Social Media Association and Storytelling

Think about some of the marketing campaigns that have stuck with you the most.

It could be about car sales. Possibly a clothing line. Maybe a certain type of beverage.

Regardless of the product, there’s almost certainly one thing your favorite campaigns have in common.

Storytelling.

One recent commercial that comes to mind for myself is Nike’s latest commercial featuring Colin Kaepernick, a former NFL quarterback better known for making social statements — such as taking a knee during the national anthem — and speaking out against what he perceives to be social injustices.  

In this Nike commercial, Kaepernick is the voiceover as clips are shown of everyday and professional athletes achieving things that may seem “crazy.” The commercial creates an emotional connection for the audience after just seeing and hearing seconds of a story.

At the end of the commercial, Kaepernick, with his face shown, walks down a street saying “Don’t ask if your dreams are crazy, ask if they’re crazy enough,” before the famous Nike swoosh and “Just do it” slogan comes on the screen.

This is just one of thousands of examples of marketing through storytelling. And at a combined event between the Social Media Association and Public Relations Professionals of Long Island (PRPLI), called “Storytelling for PR and Marketing Pros” on October 24 at Girls Scouts of Nassau County in Garden City, methods and techniques of storytelling were discussed after breakfast and mingling between the guests.

Tracey Segarra, an award-winning storyteller, public speaker, workshop trainer and journalist whose personal stories have appeared on The Moth Radio Hour and the Risk! and Story Collider podcasts, led the workshop, starting with telling a compelling personal story.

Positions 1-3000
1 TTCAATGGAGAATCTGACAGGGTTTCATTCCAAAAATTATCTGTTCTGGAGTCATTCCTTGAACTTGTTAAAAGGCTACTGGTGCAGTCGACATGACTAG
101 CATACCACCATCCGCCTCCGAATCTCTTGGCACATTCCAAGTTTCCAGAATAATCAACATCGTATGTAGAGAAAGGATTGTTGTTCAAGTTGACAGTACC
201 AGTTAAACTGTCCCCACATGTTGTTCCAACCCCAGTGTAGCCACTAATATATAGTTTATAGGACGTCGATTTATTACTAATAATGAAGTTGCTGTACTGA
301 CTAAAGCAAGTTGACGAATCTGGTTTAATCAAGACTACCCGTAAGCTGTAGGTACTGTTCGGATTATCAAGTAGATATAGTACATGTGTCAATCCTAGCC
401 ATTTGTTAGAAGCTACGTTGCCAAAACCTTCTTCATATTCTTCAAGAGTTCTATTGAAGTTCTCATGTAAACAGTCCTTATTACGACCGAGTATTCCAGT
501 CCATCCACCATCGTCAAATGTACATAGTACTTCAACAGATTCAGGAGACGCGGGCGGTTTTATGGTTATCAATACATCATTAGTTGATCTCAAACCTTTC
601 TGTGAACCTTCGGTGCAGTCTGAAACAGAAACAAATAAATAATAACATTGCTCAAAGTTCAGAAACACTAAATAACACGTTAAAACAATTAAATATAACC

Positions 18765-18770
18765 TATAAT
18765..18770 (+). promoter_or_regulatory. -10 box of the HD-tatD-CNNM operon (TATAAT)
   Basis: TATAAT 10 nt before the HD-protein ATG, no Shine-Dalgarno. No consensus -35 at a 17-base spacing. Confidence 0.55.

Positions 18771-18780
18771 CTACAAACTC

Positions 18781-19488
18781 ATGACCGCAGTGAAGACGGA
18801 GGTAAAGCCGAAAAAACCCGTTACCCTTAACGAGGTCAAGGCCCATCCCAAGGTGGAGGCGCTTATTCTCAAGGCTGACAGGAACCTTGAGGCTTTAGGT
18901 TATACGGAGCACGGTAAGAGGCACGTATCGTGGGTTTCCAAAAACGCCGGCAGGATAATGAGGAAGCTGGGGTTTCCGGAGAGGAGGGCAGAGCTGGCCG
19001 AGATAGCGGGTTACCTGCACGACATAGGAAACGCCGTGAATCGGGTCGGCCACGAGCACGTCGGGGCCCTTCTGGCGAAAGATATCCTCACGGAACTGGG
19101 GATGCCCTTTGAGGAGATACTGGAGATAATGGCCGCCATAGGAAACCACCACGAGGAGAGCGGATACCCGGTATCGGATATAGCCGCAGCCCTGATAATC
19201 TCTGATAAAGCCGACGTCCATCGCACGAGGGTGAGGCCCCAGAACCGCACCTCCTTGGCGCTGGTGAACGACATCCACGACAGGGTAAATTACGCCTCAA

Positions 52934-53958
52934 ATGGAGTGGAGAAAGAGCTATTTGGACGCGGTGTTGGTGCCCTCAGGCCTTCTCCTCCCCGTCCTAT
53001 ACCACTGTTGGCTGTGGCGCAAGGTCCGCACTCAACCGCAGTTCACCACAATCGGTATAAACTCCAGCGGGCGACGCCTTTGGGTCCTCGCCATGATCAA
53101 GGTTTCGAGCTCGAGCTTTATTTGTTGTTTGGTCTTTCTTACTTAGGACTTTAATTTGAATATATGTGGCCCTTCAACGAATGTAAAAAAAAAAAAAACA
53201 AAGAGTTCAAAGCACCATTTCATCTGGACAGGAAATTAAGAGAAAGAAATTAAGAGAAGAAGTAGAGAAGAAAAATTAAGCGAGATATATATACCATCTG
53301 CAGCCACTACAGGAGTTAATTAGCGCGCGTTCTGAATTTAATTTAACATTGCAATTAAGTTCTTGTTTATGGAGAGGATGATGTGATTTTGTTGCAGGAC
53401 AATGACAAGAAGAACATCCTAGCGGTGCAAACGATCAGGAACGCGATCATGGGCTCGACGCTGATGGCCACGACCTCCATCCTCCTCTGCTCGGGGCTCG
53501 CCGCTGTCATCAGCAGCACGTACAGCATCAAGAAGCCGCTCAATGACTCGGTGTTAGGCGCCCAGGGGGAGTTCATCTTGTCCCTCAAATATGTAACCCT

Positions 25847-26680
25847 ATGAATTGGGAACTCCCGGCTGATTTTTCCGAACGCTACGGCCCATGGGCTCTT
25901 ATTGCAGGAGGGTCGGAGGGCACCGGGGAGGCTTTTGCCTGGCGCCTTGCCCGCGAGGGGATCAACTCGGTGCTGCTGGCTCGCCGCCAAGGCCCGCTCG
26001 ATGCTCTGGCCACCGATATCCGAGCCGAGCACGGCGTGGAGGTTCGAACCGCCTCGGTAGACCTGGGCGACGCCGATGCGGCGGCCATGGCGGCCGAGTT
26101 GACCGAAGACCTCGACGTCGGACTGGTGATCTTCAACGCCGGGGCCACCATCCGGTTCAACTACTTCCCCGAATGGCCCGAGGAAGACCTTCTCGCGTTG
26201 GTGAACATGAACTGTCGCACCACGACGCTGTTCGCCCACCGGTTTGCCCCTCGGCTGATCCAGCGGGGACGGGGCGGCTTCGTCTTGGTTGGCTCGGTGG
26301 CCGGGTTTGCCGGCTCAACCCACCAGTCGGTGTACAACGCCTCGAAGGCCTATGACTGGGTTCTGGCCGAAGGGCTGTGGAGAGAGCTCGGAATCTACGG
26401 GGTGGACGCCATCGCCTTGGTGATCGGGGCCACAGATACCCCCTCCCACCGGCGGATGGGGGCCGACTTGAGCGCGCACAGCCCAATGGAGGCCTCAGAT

Segarra spoke about giving birth to twins, after suffering a previous miscarriage, and how one of her daughters needed heart surgery. Segarra discussed the personal anguish she had, along with the stress and work that goes along with finding a doctor she felt she could trust to operate on such a small child.

But it wasn’t necessarily just the facts of her story that captivated the room. It was the way she told the story that left some in the room fighting back tears, and everyone feeling a personal connection and imagining the pain she was going through.

The same stories can be told for, and by, companies. Nike has done it for years, mostly through athletes they have sponsorship deals with, such as basketball star LeBron James and Kaepernick. But a CEO, mailroom worker, accountant, driver, or any other position in a company can have a compelling story of their own.

“Good stories create an emotional connection,” Segarra said. “Nobody is moved by facts and figures.”

And for that, it’s important for a business to look within its own walls for stories.

The Kaepernick commercial discussed isn’t filled with household names. The majority of the people featured aren’t celebrities. They are everyday people, who had a story to tell.

Those people could be working at your company, but unless a business takes it upon itself, or seeks outside help, to find those stories, they will go untold.

A personal connection to a company makes a business feel more human. And similarly to how we will go out of our way to help the people we know, consumers will likely support businesses they feel that connection to.

The best way to make those feelings come to life come through storytelling. – Owen O’Brien

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The Social Media Association empowers, informs, and inspires individuals and organizations to maximize the potential of social and digital media.
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